Beware of Software Without Pricing
How many times have you found yourself browsing the internet, looking for project management or enterprise resource planning (ERP) software that promises to help your business thrive? You read through all the features or watch some conceptual videos, and it all sounds great. However, there’s always that one major qualifying question: How much does it cost?
Chances are you’ve successfully navigated to the “Pricing” page only to find yourself asking, “Why is there no software pricing?” It says “Submit your information for a free quote!” What is it that they’re hiding? Do you really want to give up that information before you even know if it meets your price point? Imagine the sales calls, emails, and follow-ups that will ensue, even if you decide against the product.
What are They Hiding?
Channel Partners: In short, they’re hiding the fact that they are taking you for a ride or cannot disclose pricing. These companies may be using “channel partners” to distribute product. The company sells the solution to these distributors at a heavily discounted rate, so that these distributors can charge a higher price and turn a high profit. In exchange, they take the burden off of the original company. To protect the channel partner, the company will not use upfront pricing.
Outdated Software: Another reason for hidden pricing is that their software is old, outdated, or under-performing. It is a red flag if screenshots or videos of the software currently in use are not showcased on the company’s website. To make up for it, the forced contact for a quote allows a sales team to move in for the hard sell. They have all the answers to make it seem that their outdated solution is better than it really is. It is also a way for the company to grab every penny for work that was completed a long time ago.
Additional Fees: The sales team may also be hiding additional fees to get you in the door. Those features you liked may cost more. Necessary setup, initial implementation, and training? More fees. Upgrades and support packages may also incur additional fees. Of course, you won’t be aware of this until you’re halfway through the transaction. By then, you may not realize you’re in too deep.
If you are brave enough to look past the hidden pricing, you will submit your information for a quote. The sales team will call, with a cost justification that may make sense at first. It may seem as though you will get a square deal because you get a quote constructed just for you. The reason they cite: “You won’t have to pay for what you don’t need.” But how can you tell if the next guy is getting the same thing for less?
Overcharging: There is a reason for this tactic disguised as customization. In reality, they’re calculating how much money they can charge in proportion to what your business makes! Maybe they jack up the base price to make a “discount” more appealing. Or perhaps they ask what your budget is, and then miraculously everything you want fits your maximum budget!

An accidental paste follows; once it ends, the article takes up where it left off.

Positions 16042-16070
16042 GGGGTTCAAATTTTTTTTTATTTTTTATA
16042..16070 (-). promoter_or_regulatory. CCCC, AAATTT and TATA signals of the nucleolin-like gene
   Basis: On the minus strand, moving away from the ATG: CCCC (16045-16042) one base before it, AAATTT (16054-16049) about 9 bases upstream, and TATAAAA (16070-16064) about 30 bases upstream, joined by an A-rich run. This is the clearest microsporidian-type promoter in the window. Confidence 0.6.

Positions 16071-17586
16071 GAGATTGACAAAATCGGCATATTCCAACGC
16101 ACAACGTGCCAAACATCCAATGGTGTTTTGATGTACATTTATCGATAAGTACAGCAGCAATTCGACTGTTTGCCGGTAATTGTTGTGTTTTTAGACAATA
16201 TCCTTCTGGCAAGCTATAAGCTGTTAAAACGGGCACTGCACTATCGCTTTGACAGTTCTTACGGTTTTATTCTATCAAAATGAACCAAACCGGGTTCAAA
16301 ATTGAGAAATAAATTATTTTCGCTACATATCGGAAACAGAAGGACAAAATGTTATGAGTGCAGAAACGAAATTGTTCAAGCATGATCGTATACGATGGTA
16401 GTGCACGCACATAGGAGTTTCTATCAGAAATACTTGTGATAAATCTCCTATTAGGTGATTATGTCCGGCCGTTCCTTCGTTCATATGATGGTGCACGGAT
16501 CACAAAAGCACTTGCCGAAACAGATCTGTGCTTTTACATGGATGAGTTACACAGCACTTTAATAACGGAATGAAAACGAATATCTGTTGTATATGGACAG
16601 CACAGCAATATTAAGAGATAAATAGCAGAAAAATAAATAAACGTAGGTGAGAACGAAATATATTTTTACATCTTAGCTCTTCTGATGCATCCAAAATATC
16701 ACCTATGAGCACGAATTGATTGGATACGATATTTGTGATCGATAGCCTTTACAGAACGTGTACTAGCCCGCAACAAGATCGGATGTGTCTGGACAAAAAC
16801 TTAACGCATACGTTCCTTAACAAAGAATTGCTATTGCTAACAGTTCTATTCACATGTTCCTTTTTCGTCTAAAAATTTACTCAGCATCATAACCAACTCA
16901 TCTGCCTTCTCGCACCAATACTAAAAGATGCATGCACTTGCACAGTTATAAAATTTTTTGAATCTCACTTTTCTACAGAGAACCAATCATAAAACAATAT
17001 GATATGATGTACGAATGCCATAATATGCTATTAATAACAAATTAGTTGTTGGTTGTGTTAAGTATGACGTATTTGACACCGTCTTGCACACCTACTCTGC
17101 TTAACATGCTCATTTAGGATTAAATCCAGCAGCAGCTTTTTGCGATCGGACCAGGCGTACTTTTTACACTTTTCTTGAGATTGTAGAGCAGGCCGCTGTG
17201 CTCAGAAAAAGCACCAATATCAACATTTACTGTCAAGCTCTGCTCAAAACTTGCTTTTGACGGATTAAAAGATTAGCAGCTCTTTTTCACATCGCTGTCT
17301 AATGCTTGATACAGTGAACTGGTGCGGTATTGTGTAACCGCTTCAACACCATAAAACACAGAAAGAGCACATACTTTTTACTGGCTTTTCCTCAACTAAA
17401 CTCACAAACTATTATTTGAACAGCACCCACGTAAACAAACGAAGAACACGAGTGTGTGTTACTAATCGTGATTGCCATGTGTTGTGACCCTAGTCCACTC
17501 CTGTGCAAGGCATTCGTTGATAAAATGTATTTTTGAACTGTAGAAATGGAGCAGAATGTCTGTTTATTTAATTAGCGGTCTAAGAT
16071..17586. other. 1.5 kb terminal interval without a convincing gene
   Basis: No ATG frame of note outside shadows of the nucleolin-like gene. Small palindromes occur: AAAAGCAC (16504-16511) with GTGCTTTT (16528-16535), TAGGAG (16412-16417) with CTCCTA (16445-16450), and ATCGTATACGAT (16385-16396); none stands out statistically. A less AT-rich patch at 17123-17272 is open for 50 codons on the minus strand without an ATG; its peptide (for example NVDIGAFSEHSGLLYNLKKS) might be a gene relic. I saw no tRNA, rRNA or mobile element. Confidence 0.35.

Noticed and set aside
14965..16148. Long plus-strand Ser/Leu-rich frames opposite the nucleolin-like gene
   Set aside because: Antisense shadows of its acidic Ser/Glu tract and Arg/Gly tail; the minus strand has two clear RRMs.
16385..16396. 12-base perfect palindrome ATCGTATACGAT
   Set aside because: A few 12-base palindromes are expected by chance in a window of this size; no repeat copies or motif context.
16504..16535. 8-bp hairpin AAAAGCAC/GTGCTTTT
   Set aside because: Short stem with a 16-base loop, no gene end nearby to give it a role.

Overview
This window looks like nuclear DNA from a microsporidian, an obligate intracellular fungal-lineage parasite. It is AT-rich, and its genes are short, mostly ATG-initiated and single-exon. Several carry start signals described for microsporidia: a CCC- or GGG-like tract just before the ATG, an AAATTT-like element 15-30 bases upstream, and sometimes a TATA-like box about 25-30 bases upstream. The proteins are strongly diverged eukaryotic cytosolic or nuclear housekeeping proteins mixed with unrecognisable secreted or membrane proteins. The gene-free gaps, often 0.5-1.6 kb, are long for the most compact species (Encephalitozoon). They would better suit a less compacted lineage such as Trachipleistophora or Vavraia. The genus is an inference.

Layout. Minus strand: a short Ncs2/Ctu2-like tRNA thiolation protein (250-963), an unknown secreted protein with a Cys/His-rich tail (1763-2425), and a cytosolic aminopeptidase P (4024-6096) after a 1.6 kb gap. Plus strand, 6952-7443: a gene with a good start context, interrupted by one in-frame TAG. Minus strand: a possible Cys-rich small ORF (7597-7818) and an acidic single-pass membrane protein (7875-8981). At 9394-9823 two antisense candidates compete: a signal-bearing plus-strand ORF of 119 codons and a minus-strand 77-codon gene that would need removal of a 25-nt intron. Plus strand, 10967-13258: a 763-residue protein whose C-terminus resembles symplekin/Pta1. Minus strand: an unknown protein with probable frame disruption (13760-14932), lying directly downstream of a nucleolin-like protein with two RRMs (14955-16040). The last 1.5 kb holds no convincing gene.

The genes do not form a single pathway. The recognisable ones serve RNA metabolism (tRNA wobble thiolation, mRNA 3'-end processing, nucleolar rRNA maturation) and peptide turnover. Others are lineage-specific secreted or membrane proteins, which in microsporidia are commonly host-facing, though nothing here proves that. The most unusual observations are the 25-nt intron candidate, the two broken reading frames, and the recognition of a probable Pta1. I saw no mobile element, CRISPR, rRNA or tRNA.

Loopholes: It is a common tactic for companies to quote based on the size or amount of projects for which you will use the software. However, you’ll soon find yourself tracking your projects outside of the solution to avoid the cost. Using these loopholes defeats the purpose of the solution in the first place.
False Value: Other tactics include charging by number of employees and devices, or even your annual revenue! Surely you wouldn’t value someone else’s product based on the results of your own hard work and not theirs. What if only some of your employees are using the solution, and what if a single user needs the solution on multiple devices? Suddenly you are paying a false value for the software.
Good Pricing Practices
Visible Pricing: How can you tell you are getting a good value? The easiest way to tell is the company’s pricing transparency. You should be able to see upfront pricing and how it is calculated. Even if there are optional features that may accrue additional costs, they too should be listed. Ideally, the company should provide a tool for you to configure a solution and calculate a hard number cost. Taking it one step further, you should have a hard number and be able to complete a purchase without the need to pick up the phone.
Clear Services: Another way to judge a good value is to see what is included with your purchase price. Necessary services such as initial setup, implementation, support, updates, and upgrades should be included. While it may be necessary to charge additional rates for optional services such as IT services, on-site implementation and additional training, these costs should also be upfront, clearly broken down, and readily offered. You shouldn’t ever feel that a company has taken your money and dumped you unless you pay more.
No Long-Term Contracts: A good company will never keep you trapped in a long-term contract for software. As a customer, you should be able to judge at any time if the software is worth your hard-earned money. By making it so the company must retain your business on a regular basis, both parties can be mutually benefited. The company must continually listen to you, provide improvement, and maintain great service. In the digital world annual updates are too infrequent, especially if you’re stuck in a multi-year contract. You should always feel that you are getting the most out of your money, and if you aren’t, you should be able to cut ties at any time.
Pricing should not be a secret. You wouldn’t make a grocery budget, fill the cart, ask the price for each item, and then be forced to make a decision at the register. The same holds true for software. Good pricing practices should always keep you in mind. Your experience should always be clear, simple, and fair.